The perceived meaning of occupations among children: correlations with children's socio-emotional characteristics and executive functions

Research output: Contribution to journalArticlepeer-review

Abstract

Introduction: Participation in meaningful occupations within our everyday environments contributes to health and wellbeing. Therefore, it is important to study perceived meaning and its inter-related factors. The perceived meaning of occupations is the emotional and cognitive qualities people attach to their occupations. However, research on the perceived meaning of occupations among children is limited. The meaning of occupations may be related to personal factors concerning the child. Hence, this study aimed to assess the correlations between socio-emotional characteristics and executive functions of typically developing children and their perceived meaning of occupations—value, challenge, and sense of time and autonomy. Methods: A cross-sectional study comprising 80 children (6–13 years old) and their parents was conducted. The parents completed the Strengths and Difficulties Questionnaire (SDQ) and the Behaviour Rating Inventory of Executive Function. The children completed the Perceived Meaning of Occupation Questionnaire and the Verbal Working Memory test. Results: Children with higher scores on the SDQ—internalised behaviours and lower working memory—perceived their everyday activities as more challenging (r =.300, r = −.244, p <.05, respectively). Children with higher scores on the SDQ—prosocial behaviours—attached higher value to their everyday activities (r =.23, p <.05). However, increases in executive function difficulties were found to decrease the perceived value (r =.24, p <.05) and to alter the perceived sense of time (r =. 27, p <.05). Conclusions: The meaning children attach to their everyday activities changes when they experience socio-emotional and executive difficulties. Therefore, to inspire positive meaning of occupations among children, practitioners should consider the child's socio-emotional and cognitive strengths and difficulties.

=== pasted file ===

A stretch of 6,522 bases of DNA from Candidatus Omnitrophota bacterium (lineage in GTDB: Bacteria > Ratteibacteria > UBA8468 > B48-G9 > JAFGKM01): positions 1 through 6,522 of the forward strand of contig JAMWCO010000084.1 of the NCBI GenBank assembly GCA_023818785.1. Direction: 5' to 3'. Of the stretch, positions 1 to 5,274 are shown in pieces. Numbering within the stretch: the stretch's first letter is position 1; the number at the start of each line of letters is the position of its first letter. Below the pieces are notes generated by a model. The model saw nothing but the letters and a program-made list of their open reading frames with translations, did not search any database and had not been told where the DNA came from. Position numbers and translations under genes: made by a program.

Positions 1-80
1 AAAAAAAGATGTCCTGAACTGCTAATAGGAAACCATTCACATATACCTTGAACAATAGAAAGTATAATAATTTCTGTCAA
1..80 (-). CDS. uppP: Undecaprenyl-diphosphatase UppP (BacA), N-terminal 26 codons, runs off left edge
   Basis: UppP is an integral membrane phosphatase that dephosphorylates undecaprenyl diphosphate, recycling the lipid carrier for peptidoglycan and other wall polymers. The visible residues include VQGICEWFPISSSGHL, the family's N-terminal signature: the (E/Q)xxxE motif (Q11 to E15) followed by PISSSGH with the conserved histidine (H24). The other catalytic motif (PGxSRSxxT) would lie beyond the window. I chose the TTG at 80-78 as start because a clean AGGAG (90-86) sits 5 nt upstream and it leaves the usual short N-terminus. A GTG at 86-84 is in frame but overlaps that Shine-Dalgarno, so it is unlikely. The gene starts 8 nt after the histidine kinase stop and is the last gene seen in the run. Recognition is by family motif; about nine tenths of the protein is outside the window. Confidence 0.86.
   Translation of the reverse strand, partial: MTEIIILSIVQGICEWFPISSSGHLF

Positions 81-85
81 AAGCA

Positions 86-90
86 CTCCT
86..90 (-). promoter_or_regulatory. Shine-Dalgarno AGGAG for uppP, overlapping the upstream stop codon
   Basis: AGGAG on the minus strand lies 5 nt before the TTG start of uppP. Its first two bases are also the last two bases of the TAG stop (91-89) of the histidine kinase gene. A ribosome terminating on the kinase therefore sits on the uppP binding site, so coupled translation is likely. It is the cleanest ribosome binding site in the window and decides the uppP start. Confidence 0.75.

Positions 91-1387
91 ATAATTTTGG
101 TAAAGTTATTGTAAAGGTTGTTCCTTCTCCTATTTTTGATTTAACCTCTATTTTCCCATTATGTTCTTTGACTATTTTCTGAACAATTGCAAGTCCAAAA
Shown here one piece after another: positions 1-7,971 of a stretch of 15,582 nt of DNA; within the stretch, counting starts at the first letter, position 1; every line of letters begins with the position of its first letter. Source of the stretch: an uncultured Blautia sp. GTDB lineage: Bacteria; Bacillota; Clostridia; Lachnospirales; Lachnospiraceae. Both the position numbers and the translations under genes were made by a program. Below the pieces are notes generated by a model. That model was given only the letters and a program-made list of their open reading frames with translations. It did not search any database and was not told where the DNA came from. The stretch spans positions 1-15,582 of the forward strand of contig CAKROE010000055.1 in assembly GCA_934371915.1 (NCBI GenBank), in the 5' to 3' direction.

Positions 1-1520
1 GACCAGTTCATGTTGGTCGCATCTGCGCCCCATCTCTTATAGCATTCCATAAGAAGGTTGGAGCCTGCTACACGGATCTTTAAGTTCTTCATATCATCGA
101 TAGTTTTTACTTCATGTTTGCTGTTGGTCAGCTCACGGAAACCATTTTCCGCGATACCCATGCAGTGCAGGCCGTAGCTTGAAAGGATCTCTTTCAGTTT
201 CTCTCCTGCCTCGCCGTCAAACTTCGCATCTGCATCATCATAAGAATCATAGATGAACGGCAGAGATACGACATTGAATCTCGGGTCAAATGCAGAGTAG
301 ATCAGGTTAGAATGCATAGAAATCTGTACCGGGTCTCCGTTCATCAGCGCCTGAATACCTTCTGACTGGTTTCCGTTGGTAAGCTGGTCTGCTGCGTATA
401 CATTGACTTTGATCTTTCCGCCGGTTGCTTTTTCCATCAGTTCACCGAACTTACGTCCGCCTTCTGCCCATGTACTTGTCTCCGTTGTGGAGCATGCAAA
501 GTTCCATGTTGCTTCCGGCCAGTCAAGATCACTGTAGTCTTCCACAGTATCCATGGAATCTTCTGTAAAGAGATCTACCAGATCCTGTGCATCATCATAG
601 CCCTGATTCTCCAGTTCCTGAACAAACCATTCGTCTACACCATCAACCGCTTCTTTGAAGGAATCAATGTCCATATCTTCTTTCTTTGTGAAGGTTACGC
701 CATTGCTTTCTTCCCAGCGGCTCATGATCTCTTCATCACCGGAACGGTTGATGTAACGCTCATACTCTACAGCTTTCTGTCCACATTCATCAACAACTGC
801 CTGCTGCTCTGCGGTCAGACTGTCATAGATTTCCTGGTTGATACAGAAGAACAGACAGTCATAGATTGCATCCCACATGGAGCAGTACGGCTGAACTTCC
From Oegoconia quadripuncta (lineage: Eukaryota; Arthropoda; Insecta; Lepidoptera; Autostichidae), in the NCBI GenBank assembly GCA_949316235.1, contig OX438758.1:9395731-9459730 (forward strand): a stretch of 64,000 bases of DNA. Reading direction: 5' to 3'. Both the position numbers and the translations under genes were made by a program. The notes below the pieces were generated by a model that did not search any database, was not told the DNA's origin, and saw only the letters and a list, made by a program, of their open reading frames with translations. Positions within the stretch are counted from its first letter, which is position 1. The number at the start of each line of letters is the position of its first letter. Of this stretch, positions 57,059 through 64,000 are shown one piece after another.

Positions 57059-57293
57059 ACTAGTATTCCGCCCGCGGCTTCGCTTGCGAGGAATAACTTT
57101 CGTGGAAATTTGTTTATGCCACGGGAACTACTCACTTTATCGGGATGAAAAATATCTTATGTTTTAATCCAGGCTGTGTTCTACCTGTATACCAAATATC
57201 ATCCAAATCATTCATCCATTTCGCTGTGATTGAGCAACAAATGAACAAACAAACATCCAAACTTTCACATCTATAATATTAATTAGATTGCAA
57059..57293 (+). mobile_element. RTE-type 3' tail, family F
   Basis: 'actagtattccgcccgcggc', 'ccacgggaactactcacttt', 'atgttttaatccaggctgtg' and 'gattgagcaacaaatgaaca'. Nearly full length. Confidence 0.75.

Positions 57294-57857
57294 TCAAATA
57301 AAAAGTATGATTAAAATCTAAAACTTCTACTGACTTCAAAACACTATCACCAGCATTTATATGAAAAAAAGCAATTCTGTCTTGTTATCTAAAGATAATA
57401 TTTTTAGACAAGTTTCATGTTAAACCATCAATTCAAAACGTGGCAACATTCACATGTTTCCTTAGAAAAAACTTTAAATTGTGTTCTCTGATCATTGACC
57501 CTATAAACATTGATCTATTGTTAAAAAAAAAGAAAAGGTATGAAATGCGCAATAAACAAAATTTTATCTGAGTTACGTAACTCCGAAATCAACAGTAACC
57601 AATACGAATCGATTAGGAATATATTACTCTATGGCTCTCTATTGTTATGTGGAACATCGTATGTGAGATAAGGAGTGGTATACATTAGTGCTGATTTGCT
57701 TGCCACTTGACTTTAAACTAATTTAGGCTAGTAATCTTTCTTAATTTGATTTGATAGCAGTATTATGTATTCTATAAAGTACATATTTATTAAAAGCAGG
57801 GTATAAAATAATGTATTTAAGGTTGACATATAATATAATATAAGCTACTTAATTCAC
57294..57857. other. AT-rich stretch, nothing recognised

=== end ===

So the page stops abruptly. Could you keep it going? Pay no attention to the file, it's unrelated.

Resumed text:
Original languageEnglish
Pages (from-to)572-580
Number of pages9
JournalAustralian Occupational Therapy Journal
Volume67
Issue number6
DOIs
StatePublished - Dec 2020

Keywords

  • child behaviour
  • executive function
  • occupational therapy
  • occupations

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